There’s also the Advanced Motion Accelerator, which also can be set at varying levels, to send voltage to the liquid crystals and lead to subtle differences to the vividness of the colours. Generally users will likely be switching between a couple of colour modes that they have adjusted to their liking, maybe one for gaming and another for productivity.
The EX3415R can also double as a productivity monitor, firstly because of the ePaper colour mode, also a feature in the EX3210R, which simulates the display of an ebook reader. It lowers the contrast and brightness, going into grayscale and maintains a gentle colour temperature that’s conducive to longer reading and writing sessions. This specific option is going to be a staple for users with dry eyes and prone to eye fatigue, and deserves to be much more commonplace. Naturally, the wider screen also means that it can easily allow for two to three big windows open at the same time. This is a productivity booster, and is par for the course when it comes to ultrawide monitors.
What sets the EX3415R apart is BenQ’s emphasis on eye care. This is a consistent thing BenQ does with their monitors, and is evident from the above-mentioned HDRi technology and ePaper colour mode option. Not only that, the EX3415R also features low blue light, flicker-free technology, and customisable colour vision mode for people with colour vision deficiencies.
Audio-wise, again just like the EX3210R, BenQ didn’t cut corners with the built-in audio quality here. There are two 2-watt speakers and a 5-watt subwoofer. That is more than sufficient for casual music listening, and the audio from movies and YouTube videos is clear. While the sound is going to be more than competent, it naturally is no match for proper external speakers or headphones.
Many of the EX3415R’s strengths and features are similar to the EX3210R’s, which is great because there really is a lot to love about these monitors. Unfortunately, this also means that they share the same weaknesses too.
Like the EX3210R, the EX3415R’s port placement and stand design leave something to be desired.
All the two HDMI 2.0 inputs, a DisplayPort 1.4, two USB 3.0 ports, a USB Type-B port, and a headphone jack can be difficult to access as they are located behind the display, slightly below the middle. This makes it inconvenient to reach those ports while sitting in front of the screen. Switching out cables and inputs is a bit of a hassle, especially if the cover for the ports is used. For users who don’t need to switch out connections frequently, this won’t be an issue, but for those who do, this is something to consider.
As for the stand itself, the somewhat sharp corners make it easy to end up scratching the user’s table and other objects while the monitor is being set up or shifted around. At 12.6kg, the EX3415R is definitely going to be a bit cumbersome to shift around, as all monitors of this size tend to be. As such, the risk of the stand corners damaging other things isn’t negligible. Thankfully, this is the type of monitor that usually just needs to be set up once, and then it’ll rarely need to be repositioned entirely.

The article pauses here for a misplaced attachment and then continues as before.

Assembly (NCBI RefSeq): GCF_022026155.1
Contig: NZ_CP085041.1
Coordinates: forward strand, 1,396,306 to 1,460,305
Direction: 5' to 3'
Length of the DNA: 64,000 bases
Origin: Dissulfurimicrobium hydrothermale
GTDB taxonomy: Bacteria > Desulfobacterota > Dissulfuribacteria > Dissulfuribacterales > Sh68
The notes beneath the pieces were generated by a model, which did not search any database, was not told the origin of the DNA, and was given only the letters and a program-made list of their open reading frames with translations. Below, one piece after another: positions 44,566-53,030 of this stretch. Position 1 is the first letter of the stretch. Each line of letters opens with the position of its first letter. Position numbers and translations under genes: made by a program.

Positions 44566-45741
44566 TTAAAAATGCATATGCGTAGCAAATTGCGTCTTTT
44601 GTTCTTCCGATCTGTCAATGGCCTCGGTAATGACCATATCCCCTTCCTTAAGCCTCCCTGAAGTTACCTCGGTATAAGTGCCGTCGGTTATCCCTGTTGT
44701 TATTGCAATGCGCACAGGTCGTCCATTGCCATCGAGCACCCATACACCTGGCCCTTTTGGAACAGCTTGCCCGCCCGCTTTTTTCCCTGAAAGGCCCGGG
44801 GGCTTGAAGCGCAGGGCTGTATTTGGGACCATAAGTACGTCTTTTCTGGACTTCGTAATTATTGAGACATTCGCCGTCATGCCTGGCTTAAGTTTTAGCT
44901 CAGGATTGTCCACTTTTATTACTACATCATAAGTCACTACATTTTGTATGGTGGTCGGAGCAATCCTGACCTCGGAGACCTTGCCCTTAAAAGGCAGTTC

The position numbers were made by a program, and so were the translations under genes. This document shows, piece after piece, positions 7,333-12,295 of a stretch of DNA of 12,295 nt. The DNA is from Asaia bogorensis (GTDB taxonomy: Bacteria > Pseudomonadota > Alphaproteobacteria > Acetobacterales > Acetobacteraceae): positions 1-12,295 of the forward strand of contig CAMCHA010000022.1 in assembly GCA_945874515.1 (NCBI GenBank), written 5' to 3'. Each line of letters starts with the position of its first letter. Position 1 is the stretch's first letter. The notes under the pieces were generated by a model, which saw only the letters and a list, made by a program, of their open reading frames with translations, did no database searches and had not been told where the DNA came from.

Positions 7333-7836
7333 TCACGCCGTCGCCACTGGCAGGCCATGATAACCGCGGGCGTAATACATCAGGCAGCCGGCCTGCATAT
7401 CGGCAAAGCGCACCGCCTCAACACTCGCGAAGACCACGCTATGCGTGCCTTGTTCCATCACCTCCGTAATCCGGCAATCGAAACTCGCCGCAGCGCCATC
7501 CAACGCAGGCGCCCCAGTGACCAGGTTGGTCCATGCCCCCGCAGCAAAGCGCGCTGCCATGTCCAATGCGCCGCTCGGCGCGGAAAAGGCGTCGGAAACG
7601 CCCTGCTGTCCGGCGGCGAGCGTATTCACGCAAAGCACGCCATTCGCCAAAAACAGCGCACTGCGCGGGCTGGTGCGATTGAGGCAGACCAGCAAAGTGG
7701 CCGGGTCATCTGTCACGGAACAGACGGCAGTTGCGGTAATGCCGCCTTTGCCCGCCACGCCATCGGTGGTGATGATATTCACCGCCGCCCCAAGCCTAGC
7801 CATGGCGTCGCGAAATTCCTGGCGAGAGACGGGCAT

Given the many similarities between the EX3210R and the EX3415R, right down to their individual shortcomings, what ultimately differentiates them? The EX3210R is not an ultrawide monitor. Despite its more extreme curvature lending itself to good immersion, it definitely doesn’t do as complete a job as an ultrawide monitor in filling up the user’s field of vision. Physically, the EX3415R’s display hogs more space, which makes it a better choice for those who want their setup to be a more prominent feature in their rooms.
While both monitors are more than capable of delivering high octane game experience, the EX3415R does have more of a gaming edge because of that. It is a monitor that is more specifically designed for gaming, with the general use bent coming from both its size and the eye care features that BenQ includes in all of their new monitors.
Overall, the EX3415R is a reliable, competent device that doesn’t rely on gimmicks or mindlessly push visual fidelity while kicking users’ eye health to the curb. The EX3415R is priced at US$999.99, which may be seen as high for a monitor that doesn’t exactly do anything special, especially when compared to the EX3210R’s US$699.99. But, this is a monitor that’s sturdy and meant to be used for a long time for people who will spend many hours gaming.
GEEK REVIEW SCORE
BenQ’s EX3415R ultrawide curved gaming monitor is a reliable and competent monitor that lends itself well to long hours of comfortable immersive gaming and video watching experiences due to BenQ’s focus on eye care. Due to that, it is also a great monitor for general use, so long as one can find the desk space for it.
Aesthetics - 7.5/10
Build Quality - 8.5/10
Performance - 8.5/10
Value - 7/10
Geek Satisfaction - 9/10